Malware, or malicious software, can be particularly troublesome for organizations. The types vary from both extremely passive to extremely dangerous, with the most notable of which being ransomware. Ransomware can potentially lock down your organization’s network or files located on it using encryption, providing the decryption key only when a ransom is paid. We urge you not to pay the ransom, as it’s only furthering the agenda of hackers by you paying up. Instead, we recommend adequate preventative measures that keep ransomware at bay in the first place. Ransomware tends to spread via email and spam, so be sure to warn your users about clicking on links or attachments that are unwarranted and suspicious. Data backup can certainly help, as well.
Malware isn?t the only threat to be spread through spam and email. Phishing attacks are often spread in this fashion as well, in which a user accidentally hands over credentials or sensitive information that can be used to access accounts or other data. These phishing attacks can often be elaborate and difficult to detect. Sometimes they can take the identity of your IT department or your business? senior figures. Never hand over credentials for any purpose unless the inquirer can legitimately be identified.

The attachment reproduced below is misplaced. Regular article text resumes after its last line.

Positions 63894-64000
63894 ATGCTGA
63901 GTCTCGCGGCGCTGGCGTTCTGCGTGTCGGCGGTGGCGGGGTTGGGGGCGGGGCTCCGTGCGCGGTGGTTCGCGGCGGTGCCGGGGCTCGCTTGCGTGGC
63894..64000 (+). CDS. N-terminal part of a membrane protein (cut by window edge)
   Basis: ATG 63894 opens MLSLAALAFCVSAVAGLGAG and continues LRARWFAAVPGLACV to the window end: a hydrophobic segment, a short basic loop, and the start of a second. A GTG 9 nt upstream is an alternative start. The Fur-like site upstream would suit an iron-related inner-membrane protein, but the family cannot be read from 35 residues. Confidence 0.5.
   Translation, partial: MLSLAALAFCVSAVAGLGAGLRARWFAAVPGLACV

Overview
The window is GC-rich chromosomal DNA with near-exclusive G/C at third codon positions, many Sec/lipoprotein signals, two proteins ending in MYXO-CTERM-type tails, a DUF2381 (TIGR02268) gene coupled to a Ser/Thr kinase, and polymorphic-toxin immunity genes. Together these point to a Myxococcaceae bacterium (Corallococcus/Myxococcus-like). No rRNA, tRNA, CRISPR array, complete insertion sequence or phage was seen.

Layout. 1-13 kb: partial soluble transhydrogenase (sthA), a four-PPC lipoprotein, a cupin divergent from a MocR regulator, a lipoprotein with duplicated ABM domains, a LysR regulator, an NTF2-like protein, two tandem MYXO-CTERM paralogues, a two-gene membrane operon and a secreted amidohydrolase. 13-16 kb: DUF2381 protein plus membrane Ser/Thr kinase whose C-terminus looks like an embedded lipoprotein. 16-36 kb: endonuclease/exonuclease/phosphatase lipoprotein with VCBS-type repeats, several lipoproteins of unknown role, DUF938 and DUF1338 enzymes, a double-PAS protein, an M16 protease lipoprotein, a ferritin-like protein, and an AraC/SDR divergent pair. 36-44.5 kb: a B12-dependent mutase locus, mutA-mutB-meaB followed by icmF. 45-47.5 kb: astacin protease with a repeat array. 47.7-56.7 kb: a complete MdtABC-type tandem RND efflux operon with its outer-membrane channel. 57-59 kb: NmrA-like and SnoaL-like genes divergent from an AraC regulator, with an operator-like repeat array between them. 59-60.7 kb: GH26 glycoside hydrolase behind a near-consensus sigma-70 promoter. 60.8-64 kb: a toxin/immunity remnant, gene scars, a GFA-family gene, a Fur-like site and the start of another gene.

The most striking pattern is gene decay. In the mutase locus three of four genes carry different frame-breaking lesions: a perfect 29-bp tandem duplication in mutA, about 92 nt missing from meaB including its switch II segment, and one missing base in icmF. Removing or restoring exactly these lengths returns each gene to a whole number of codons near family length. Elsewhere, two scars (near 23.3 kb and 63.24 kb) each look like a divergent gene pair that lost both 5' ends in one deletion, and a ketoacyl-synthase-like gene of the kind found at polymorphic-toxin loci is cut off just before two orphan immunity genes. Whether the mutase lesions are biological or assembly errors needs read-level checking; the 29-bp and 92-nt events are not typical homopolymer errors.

By password hacks, we mean any of the high-profile hacks that have been known to spread like wildfire in the media. You may recall some of the major data breaches that have leaked sensitive information, including passwords, to the public. These passwords often wind up on the black market, where they are bought by hackers. If you ever suspect that your users have had their data stolen during these breaches, it’s important that they change their passwords as soon as possible.
Denial of Service Attacks
Denial of Service attacks are when a server is overloaded with traffic to the point where they are no longer able to function as intended. Distributed denial of service, or DDoS attacks, are often used as weapons to cripple infrastructures and bring services to a halt. Botnets–large groups of infected computers–are used to constantly ping servers with traffic to bring them down.
Man in the Middle
Man in the Middle attacks can happen when an attacker directly influences or interacts with the communications between two parties. This can happen over an unencrypted wireless network, and it’s particularly dangerous because both parties believe they are interacting with each other rather than the hacker in the middle.
Not all downloads that happen on a device are made with the device owner’s consent. Sometimes a piece of malware can trigger a download without asking for the user’s permission, as well as without the user understanding the consequences of downloading said file. Sometimes all it takes is clicking on the wrong tab, download link, or dialog box. Drive-by downloads are so dangerous that steps are being taken to thwart them when possible.
Don?t let your business fall victim to these threats. To find out how your business can protect itself in times of danger, reach out to White Mountain IT Services at (603) 889-0800.